Nobody will confuse this movie with "Citizen Kane," but it's good-natured and just what audiences have come to expect. It cost $50 million to make and sold more than $40 million in tickets over the weekend, which was pretty good for a weekend in which the latest Pixar movie sucked all the air out of the cinematic room.
From a couple of reviews:
It doesn’t take a genius IQ to see what the brains behind the buddy comedy “Central
Intelligence” were thinking. It’s all about the odd couple.
Just mix Dwayne “The Rock” Johnson, who’s big as a mountain and goofily
charismatic, with Kevin Hart, who’s pint-sized, overanimated and squealy. And let
the espionage plot take care of itself.
Except that the story doesn’t. It’s sloppy and half-baked.
Even romps must make sense, and this Swiss-cheesy script has holes and slow
stretches. Yes, the appealing mismatched megastars earn their paychecks with game
performances. But other than an occasional zinger hitting the mark, laughs are in
New York Daily News
The real danger with these types of buddy comedies is the over-reliance on
predictable gags and comic tics. Audiences want to see Kevin Hart being Kevin Hart,
and they want to see the Rock being the Rock, but they don’t want to be too disturbed
or challenged. So within that framework, a smart director has to figure out how to play
with the elements, to bring spontaneity and surprise without completely upending
expectations. Central Intelligence won’t blow you out of the theater, but you might be
surprised at how well it works — how genuinely funny it is — given the familiarity of
To me, these critiques ring a little hollow. They get raised almost every time one of these pictures is released. People who review movies for a living may get tired of buddy action comedies, but so far audiences have not.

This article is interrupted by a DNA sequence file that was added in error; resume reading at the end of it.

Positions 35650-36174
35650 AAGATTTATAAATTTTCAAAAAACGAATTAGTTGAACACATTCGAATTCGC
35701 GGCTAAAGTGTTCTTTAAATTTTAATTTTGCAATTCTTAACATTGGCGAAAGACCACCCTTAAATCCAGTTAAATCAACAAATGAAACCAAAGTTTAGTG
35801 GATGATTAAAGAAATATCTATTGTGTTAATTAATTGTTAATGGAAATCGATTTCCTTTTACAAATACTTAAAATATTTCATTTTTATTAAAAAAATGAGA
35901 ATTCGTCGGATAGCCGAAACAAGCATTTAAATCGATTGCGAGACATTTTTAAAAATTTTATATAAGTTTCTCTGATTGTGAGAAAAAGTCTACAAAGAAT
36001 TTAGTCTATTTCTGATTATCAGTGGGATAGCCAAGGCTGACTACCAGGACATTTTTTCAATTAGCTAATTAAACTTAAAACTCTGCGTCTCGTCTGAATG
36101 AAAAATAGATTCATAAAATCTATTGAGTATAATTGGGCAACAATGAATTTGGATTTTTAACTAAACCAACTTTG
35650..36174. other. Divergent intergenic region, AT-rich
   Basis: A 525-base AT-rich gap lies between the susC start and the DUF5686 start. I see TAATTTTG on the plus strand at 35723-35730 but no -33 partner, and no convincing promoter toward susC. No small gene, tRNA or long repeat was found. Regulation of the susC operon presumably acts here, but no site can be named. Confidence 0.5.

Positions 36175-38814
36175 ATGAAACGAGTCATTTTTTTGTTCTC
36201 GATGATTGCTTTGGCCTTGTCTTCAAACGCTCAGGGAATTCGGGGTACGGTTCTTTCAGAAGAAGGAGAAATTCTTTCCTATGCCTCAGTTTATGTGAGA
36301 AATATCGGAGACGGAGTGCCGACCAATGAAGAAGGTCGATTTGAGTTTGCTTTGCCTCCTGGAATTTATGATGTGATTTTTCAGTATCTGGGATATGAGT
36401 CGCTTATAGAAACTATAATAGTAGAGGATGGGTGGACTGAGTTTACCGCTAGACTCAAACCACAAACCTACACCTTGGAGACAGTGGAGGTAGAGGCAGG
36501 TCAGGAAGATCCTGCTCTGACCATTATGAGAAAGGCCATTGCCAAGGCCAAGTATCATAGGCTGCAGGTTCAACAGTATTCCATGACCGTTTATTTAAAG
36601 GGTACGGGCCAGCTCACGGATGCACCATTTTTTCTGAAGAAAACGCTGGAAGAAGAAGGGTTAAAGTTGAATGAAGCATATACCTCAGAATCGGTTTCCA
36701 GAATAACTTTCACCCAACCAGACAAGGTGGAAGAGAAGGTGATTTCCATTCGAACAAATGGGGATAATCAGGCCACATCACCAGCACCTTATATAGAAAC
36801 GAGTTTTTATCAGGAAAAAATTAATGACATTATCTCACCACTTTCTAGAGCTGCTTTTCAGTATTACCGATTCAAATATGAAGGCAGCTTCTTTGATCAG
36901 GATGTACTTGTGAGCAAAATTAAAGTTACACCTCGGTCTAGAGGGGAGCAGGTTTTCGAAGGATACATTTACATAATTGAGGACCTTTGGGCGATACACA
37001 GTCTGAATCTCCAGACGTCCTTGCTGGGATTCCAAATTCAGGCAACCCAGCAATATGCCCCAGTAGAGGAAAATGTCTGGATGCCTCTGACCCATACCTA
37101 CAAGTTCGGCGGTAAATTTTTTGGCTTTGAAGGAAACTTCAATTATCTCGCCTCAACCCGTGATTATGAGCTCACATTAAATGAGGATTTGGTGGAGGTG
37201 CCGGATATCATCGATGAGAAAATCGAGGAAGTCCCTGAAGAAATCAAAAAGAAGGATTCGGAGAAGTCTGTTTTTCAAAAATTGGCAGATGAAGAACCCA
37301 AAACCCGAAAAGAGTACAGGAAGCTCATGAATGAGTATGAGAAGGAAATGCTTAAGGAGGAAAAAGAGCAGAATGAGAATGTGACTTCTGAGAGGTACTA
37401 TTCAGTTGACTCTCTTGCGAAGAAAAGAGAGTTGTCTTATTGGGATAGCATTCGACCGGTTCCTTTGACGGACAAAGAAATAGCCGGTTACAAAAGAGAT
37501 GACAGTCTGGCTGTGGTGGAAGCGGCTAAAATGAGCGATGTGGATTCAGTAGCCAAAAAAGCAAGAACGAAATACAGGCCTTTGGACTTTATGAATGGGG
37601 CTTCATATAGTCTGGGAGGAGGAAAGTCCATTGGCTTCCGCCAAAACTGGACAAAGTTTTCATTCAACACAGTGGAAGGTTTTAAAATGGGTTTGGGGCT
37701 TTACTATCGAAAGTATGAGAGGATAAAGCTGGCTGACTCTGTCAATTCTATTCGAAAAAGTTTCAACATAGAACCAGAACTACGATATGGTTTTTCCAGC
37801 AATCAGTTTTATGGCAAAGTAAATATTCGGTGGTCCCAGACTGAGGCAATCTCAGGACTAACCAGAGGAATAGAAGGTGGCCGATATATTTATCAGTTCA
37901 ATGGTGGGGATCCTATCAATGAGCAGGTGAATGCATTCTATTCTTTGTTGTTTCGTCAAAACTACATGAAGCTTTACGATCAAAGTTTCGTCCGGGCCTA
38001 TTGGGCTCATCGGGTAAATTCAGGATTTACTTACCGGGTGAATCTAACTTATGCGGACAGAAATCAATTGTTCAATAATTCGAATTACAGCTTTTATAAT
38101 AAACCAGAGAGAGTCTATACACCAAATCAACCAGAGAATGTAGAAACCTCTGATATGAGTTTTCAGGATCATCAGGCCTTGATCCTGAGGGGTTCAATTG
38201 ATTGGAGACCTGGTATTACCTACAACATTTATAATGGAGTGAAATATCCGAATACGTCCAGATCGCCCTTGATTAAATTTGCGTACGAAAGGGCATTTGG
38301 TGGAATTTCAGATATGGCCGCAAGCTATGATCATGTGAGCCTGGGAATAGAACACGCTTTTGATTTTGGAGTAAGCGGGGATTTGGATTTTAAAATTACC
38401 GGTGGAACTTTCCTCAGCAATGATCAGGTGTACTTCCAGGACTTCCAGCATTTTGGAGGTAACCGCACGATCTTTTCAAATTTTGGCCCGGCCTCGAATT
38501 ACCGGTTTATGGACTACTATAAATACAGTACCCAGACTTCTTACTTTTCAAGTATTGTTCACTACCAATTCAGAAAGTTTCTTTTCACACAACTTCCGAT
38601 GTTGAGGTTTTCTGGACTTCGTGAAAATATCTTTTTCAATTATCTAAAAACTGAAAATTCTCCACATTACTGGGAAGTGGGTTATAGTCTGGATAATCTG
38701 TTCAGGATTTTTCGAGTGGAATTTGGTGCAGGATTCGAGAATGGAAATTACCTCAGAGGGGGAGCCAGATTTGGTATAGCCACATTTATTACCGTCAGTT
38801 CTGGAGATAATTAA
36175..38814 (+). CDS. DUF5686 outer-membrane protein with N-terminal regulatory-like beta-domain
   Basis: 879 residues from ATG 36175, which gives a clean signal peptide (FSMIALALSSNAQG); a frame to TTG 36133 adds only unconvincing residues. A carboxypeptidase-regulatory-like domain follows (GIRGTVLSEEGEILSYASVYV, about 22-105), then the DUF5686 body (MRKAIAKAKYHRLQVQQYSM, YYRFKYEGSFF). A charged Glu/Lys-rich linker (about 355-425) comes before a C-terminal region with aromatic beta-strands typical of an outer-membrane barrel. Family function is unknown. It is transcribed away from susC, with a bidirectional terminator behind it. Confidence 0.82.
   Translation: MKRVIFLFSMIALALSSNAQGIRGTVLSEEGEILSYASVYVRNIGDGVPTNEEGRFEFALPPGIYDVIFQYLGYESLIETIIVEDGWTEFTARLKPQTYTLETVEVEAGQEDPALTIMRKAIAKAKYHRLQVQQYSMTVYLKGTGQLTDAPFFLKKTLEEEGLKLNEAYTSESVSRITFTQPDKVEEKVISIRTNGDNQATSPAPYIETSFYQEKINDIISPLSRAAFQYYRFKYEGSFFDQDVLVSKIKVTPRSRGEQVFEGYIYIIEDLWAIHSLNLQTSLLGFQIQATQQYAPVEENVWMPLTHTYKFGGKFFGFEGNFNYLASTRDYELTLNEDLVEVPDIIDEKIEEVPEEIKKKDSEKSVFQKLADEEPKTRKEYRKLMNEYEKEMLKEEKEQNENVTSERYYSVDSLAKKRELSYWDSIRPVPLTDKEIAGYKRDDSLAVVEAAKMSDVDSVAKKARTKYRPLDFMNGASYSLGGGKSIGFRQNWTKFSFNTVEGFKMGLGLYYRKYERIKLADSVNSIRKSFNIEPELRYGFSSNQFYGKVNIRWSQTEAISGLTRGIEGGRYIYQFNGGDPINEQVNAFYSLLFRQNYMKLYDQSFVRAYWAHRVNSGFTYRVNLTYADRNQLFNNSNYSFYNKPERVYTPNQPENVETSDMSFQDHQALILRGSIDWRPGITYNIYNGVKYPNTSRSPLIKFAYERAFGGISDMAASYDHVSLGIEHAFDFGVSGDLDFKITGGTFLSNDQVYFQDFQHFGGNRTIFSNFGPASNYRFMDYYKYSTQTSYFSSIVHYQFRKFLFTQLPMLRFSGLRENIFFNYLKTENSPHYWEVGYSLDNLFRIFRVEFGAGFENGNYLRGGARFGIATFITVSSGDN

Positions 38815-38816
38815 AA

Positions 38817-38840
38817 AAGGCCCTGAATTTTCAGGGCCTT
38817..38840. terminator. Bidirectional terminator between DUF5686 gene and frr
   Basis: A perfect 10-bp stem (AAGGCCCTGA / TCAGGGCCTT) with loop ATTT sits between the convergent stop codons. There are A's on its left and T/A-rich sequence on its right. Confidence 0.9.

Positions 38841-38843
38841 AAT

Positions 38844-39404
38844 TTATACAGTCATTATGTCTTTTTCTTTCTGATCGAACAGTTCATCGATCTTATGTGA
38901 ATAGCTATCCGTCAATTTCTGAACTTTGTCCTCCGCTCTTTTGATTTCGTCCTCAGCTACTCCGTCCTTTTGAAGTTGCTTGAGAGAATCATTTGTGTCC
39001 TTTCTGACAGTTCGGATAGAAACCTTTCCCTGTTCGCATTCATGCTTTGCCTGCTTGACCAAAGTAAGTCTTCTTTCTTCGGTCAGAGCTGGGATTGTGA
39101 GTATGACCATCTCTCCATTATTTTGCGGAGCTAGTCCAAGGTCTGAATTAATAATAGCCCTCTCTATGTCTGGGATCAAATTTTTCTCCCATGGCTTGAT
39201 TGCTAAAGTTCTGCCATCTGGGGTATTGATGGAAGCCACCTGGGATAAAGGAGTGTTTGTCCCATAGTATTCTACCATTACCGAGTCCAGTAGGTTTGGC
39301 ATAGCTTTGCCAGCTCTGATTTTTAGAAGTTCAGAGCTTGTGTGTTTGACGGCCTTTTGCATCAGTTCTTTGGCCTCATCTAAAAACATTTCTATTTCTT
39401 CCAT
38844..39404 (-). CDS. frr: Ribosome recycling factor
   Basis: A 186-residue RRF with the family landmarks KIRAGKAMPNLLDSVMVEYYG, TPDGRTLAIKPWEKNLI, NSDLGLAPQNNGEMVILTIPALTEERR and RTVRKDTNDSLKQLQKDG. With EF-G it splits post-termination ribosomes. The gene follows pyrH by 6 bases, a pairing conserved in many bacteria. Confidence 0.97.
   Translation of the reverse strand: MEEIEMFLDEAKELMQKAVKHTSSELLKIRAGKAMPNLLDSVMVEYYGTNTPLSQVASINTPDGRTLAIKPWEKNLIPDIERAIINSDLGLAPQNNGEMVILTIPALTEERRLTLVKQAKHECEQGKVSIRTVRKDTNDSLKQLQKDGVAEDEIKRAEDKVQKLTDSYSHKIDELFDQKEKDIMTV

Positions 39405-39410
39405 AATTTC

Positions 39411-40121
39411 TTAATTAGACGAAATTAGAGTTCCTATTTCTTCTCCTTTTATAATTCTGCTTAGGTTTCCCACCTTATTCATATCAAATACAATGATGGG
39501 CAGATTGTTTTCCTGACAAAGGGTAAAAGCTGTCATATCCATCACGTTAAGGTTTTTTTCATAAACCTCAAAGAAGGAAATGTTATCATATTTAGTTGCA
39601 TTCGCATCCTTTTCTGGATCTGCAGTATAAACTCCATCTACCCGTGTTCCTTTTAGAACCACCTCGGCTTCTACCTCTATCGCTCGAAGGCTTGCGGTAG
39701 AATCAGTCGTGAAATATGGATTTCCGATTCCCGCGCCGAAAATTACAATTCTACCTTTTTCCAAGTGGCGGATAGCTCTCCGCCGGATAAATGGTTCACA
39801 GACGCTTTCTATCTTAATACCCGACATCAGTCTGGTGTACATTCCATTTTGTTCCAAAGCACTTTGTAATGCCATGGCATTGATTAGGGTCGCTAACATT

Same Old, Same Old
The buddy comedy has been with us forever. Laurel and Hardy. Hope and Crosby. Butch and Sundance.
For the last 30 years or more, the preferred iteration has been the-odd-couple-fights-the-bad-guys, described now as an "action comedy." Films with this theme are released very, very regularly.
Last month, it was "The Nice Guys." Holland March (Ryan Gosling), a down-on-his-luck private eye teams with Jackson Healy (Russell Crowe), a hired enforcer who hurts people for a living. Fate turns them into unlikely partners after a young woman mysteriously disappears. Their investigation takes them to dark places as anyone else who gets involved in the case seems to wind up dead.
In April came "The Do-Over." Here's the plot line: Charlie McMillan (David Spade), an unhappily married bank manager reunites with his old high school buddy/FBI agent Max Kessler (Adam Sandler, of course). They spend a weekend on Max's yacht, which makes Charlie feel young again, and the duo decide to fake their owns deaths and assume the identities of two other men, who turn out to have sketchy pasts that land Charlie and Max in some deep doo-doo.
In March, it was "The Brothers Grimsby," in which a dimwitted English vulgarian reunites with his long-lost brother, a deadly MI6 agent, to prevent a massive global terror attack.
These movies follow a formula. At least one buddy is a gun-toting spy, detective or FBI agent. The two buddies have little in common and snipe at each other in hilarious fashion but ultimately come together to resolve a problem that virtually always involves gunplay. The shooting simplifies and amplifies the action, but never injures or kills either buddy because the movie is a comedy.
There's nothing wrong with any of this, of course. People go to movies to be entertained, and the buddy action comedy is a durable concept that allows talented actors to camp it up and make people laugh.
People don't want to go to the cineplex and be surprised to find themselves watching dramatizations of Bertolt Brecht's "Mother Courage." (I don't even want to go to a dramatization of "Mother Courage." Once is enough, or very possibly, too much.)
There is comfort in understanding what to expect. By this measure, "Central Intelligence" delivers.